Bleak winter looms as Russian strikes cripple Ukraine’s power capacity

  • Ukrainians with little or no heating after the bombing
  • Temperatures in several areas are already below zero
  • Residents of Kherson receive an offer to evacuate to safer regions
  • The Ukrainian security service raided the famous Kyiv monastery

KYIV, Nov 22 (Reuters) – President Volodymyr Zelensky appealed to Ukrainians to conserve energy amid relentless Russian attacks that have cut the country’s power capacity in half, as the United Nations health body warned of a humanitarian disaster in Ukraine this winter.

Authorities said millions of Ukrainians, including in the capital Kyiv, could face power cuts until at least the end of March due to the rocket attacks, which Ukraine’s national grid operator Ukrenergo said caused “colossal” damage.

Temperatures have been unseasonably mild in Ukraine this autumn, but are starting to dip below freezing and are expected to drop to -20C (-4C) or even lower in some areas during the winter months.

Russia’s attacks on Ukrainian energy facilities follow a series of battlefield setbacks that have included the withdrawal of Russian forces from the southern city of Kherson to the east bank of the mighty Dnieper river that bisects the country.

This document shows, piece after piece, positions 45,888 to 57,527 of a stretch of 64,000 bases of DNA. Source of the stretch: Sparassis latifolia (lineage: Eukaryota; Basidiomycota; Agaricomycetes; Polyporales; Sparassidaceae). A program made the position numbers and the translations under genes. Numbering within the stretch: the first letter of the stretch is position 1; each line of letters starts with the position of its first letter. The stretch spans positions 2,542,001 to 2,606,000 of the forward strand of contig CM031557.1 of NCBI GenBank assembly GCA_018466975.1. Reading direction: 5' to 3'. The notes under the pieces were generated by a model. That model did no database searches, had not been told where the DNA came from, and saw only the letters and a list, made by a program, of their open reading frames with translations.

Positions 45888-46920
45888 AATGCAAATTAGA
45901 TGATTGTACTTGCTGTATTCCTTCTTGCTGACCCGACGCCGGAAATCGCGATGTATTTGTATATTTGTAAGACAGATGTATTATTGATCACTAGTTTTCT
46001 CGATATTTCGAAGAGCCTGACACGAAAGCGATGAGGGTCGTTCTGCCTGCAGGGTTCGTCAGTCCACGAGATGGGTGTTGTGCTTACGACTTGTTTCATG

“Saving electricity remains critically important,” Prime Minister Denis Schmihal said on Telegram on Tuesday.

Planned power outages are happening in all regions, and in some situations emergency power outages are possible because frosts have started and electricity consumption is increasing, he said.

“The systemic damage to our energy system from the Russian terrorist attacks is so significant that all our people and businesses need to be careful and redistribute their consumption throughout the day,” Zelensky said in a video address overnight.

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Ukrenergo chief Volodymyr Kudritsky said on Tuesday that virtually no thermal or hydroelectric plants were left unscathed, although he dismissed the need to evacuate civilians.

“We cannot generate as much power as consumers can use,” Kudritsky told a briefing, adding that after a brief cold wave on Wednesday, temperatures are expected to rise again, giving an opportunity to stabilize the electricity generation system.


The World Health Organization (WHO) said that hundreds of Ukrainian hospitals and health facilities lack fuel, water and electricity.

“Ukraine’s healthcare system is facing the darkest days of the war so far. Having suffered more than 700 attacks, it is now also a victim of the energy crisis,” said Hans Kluge, WHO regional director for Europe, in a statement after a visit to Ukraine. .

Workers are racing to repair the damaged power infrastructure, according to Sergey Kovalenko, head of JASNO, which supplies power to Kyiv.

“Gather warm clothes, blankets, think about options that will help you get through the long outage,” Kovalenko said.

In a Telegram message to Kherson residents – especially the elderly, women with children and those who are sick or disabled – Deputy Prime Minister Irina Vereshchuk announced a number of ways residents can express interest in leaving.

“For the winter period you can be evacuated to safer regions of the country,” she wrote.